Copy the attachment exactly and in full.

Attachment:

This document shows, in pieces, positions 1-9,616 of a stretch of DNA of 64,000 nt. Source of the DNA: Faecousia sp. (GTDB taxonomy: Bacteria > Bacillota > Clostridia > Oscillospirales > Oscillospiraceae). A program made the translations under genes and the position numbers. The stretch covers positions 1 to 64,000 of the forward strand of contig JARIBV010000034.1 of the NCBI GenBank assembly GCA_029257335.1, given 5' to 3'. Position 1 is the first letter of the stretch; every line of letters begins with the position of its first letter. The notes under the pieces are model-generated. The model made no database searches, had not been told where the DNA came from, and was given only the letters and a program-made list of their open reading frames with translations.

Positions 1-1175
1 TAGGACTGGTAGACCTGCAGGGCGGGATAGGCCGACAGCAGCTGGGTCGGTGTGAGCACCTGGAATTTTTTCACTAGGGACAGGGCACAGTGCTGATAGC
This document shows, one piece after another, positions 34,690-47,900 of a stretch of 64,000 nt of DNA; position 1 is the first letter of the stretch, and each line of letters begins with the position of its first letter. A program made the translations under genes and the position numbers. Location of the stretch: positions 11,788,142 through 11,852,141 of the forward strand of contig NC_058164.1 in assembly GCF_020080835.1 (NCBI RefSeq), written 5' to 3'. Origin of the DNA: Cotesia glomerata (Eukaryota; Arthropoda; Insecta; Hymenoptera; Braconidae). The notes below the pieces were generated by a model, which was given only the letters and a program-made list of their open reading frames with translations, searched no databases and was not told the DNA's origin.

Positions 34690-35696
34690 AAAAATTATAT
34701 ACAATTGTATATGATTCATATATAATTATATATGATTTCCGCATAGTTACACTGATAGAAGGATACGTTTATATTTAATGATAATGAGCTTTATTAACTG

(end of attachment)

This document shows, in pieces, positions 1-9,616 of a stretch of DNA of 64,000 nt. Source of the DNA: Faecousia sp. (GTDB taxonomy: Bacteria > Bacillota > Clostridia > Oscillospirales > Oscillospiraceae). A program made the translations under genes and the position numbers. The stretch covers positions 1 to 64,000 of the forward strand of contig JARIBV010000034.1 of the NCBI GenBank assembly GCA_029257335.1, given 5' to 3'. Position 1 is the first letter of the stretch; every line of letters begins with the position of its first letter. The notes under the pieces are model-generated. The model made no database searches, had not been told where the DNA came from, and was given only the letters and a program-made list of their open reading frames with translations.

Positions 1-1175
1 TAGGACTGGTAGACCTGCAGGGCGGGATAGGCCGACAGCAGCTGGGTCGGTGTGAGCACCTGGAATTTTTTCACTAGGGACAGGGCACAGTGCTGATAGC
This document shows, one piece after another, positions 34,690-47,900 of a stretch of 64,000 nt of DNA; position 1 is the first letter of the stretch, and each line of letters begins with the position of its first letter. A program made the translations under genes and the position numbers. Location of the stretch: positions 11,788,142 through 11,852,141 of the forward strand of contig NC_058164.1 in assembly GCF_020080835.1 (NCBI RefSeq), written 5' to 3'. Origin of the DNA: Cotesia glomerata (Eukaryota; Arthropoda; Insecta; Hymenoptera; Braconidae). The notes below the pieces were generated by a model, which was given only the letters and a program-made list of their open reading frames with translations, searched no databases and was not told the DNA's origin.

Positions 34690-35696
34690 AAAAATTATAT
34701 ACAATTGTATATGATTCATATATAATTATATATGATTTCCGCATAGTTACACTGATAGAAGGATACGTTTATATTTAATGATAATGAGCTTTATTAACTG